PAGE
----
(iv) A detailed explanation of the principles of operation and procedures for assay performance.

(2) Design verification and validation must include the following:

(i) Detailed documentation of the device description, including all parts that make up the device, reagents required for use with the CMV assay but not provided, an explanation of the methodology, design of the primer/probe sequences, rationale for the selected gene target, and specifications for amplicon size, guanine-cytosine content, and degree of nucleic acid sequence conservation. The design and nature of all primary, secondary, and tertiary quantitation standards used for calibration must also be described.

(ii) A detailed description of the impact of any software, including software applications and hardware-based devices that incorporate software, on the device's function.

(iii) Documentation and characterization of all critical reagents (e.g., determination of the identity, supplier, purity, and stability) and protocols for maintaining product integrity throughout its labeled shelf life.

(iv) Stability data for reagents provided with the device and indicated specimen types, in addition to the basis for the stability acceptance criteria at all time points chosen across the spectrum of the device's indicated life cycle, which must include a time point at the end of shelf life.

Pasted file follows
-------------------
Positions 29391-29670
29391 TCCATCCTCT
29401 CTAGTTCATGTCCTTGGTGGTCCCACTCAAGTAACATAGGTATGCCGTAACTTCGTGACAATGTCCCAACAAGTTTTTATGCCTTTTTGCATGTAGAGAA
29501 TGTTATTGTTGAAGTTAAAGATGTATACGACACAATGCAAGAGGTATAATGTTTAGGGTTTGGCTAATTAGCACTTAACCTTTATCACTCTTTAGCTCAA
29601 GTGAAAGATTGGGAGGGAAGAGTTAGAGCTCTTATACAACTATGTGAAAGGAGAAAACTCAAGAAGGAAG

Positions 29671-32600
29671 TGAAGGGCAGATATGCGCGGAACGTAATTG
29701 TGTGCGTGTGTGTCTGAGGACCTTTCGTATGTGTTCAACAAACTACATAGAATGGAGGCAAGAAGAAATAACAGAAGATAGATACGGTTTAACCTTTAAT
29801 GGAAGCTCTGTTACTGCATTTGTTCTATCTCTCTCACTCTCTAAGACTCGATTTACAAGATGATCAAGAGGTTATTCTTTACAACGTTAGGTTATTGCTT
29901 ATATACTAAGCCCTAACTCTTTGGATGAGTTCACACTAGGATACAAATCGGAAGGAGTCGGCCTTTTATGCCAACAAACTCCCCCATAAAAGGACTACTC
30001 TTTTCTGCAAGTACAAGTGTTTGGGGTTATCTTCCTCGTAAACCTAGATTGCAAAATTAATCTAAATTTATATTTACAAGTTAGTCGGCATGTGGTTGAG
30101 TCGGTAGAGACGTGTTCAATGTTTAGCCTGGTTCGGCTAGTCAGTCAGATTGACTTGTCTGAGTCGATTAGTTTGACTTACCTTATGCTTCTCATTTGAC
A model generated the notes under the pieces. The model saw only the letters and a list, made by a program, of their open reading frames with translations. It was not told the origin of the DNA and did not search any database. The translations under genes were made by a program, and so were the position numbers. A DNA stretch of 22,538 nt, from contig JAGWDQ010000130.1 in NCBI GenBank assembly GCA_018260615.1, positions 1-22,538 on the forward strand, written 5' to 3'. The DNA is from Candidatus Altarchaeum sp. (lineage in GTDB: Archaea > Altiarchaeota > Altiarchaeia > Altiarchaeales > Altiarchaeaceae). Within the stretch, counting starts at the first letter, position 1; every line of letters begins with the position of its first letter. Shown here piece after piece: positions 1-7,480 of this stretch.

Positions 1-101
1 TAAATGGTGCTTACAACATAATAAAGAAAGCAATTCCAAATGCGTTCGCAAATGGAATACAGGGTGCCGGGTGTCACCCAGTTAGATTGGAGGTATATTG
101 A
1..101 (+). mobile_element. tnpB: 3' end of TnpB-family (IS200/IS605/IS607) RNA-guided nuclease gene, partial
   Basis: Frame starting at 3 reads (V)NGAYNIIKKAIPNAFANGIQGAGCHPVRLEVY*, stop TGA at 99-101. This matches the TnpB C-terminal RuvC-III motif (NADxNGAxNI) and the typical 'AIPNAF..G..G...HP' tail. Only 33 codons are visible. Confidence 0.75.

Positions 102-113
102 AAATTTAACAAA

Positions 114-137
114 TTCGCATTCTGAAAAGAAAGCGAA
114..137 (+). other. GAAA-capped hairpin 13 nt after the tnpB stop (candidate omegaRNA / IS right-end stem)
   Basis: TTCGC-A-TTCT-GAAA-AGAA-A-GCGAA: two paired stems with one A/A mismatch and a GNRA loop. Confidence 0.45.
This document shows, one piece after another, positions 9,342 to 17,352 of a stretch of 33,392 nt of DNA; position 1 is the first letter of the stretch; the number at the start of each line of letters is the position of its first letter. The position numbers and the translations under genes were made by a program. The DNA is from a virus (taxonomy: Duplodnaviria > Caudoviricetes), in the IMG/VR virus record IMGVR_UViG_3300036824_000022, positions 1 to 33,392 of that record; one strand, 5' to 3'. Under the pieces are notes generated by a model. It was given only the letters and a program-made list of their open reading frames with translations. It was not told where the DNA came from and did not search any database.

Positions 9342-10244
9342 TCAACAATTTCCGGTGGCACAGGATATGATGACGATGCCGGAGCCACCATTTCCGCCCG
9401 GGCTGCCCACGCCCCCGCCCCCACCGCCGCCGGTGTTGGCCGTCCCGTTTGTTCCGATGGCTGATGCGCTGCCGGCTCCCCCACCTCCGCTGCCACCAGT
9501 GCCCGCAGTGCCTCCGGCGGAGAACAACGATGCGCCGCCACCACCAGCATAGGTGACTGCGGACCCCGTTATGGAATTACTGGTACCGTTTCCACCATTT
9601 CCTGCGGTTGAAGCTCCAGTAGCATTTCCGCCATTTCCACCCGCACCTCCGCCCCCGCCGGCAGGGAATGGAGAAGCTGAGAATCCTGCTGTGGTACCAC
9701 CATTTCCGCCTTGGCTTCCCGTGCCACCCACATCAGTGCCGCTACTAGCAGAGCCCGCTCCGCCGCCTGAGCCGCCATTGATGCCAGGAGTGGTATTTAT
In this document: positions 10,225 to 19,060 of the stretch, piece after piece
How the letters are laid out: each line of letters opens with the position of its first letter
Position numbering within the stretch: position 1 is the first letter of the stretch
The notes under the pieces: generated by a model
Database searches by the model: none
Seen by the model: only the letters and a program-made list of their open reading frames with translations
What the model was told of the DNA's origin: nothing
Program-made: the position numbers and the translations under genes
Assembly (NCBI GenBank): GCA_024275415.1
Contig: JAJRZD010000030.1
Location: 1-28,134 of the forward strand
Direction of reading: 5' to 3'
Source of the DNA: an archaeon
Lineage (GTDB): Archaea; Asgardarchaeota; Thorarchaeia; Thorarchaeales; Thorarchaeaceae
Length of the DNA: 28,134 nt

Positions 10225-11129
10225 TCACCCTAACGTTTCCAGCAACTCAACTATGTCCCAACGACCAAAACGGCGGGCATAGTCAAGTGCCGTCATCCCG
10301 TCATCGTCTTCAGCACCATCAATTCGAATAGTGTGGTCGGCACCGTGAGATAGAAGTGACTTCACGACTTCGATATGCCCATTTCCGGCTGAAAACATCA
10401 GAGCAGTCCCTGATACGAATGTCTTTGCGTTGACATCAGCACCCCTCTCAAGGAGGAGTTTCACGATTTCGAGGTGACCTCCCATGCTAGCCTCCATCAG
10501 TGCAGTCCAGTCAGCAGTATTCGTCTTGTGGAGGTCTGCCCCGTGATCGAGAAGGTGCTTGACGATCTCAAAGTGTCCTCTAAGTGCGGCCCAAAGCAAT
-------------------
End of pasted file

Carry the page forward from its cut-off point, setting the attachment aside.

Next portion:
(v) All stability protocols, including acceptance criteria.

(vi) Final lot release criteria, along with documentation of an appropriate justification that lots released at the extremes of the specifications will meet the claimed analytical and clinical performance characteristics as well as the stability claims.

(vii) Risk analysis and documentation demonstrating how risk control measures are implemented to address device system hazards, such as Failure Modes Effects Analysis and/or Hazard Analysis. This documentation must include a detailed description of a protocol (including all procedures and methods) for the continuous monitoring, identification, and handling of genetic mutations and/or novel CMV stains (e.g., regular review of published literature and annual in silico analysis of target sequences to detect possible primer or probe mismatches). All results of this protocol, including any findings, must be documented.

(viii) Analytical performance testing that includes:

(A) Detailed documentation of the following analytical performance studies: Limit of detection, upper and lower limits of quantitation, inclusivity, precision, reproducibility, interference, cross reactivity, carryover, quality control, specimen stability studies, and additional studies as applicable to specimen type and intended use for the device.

(B) Identification of the CMV strains selected for use in analytical studies, which must be representative of clinically relevant circulating strains.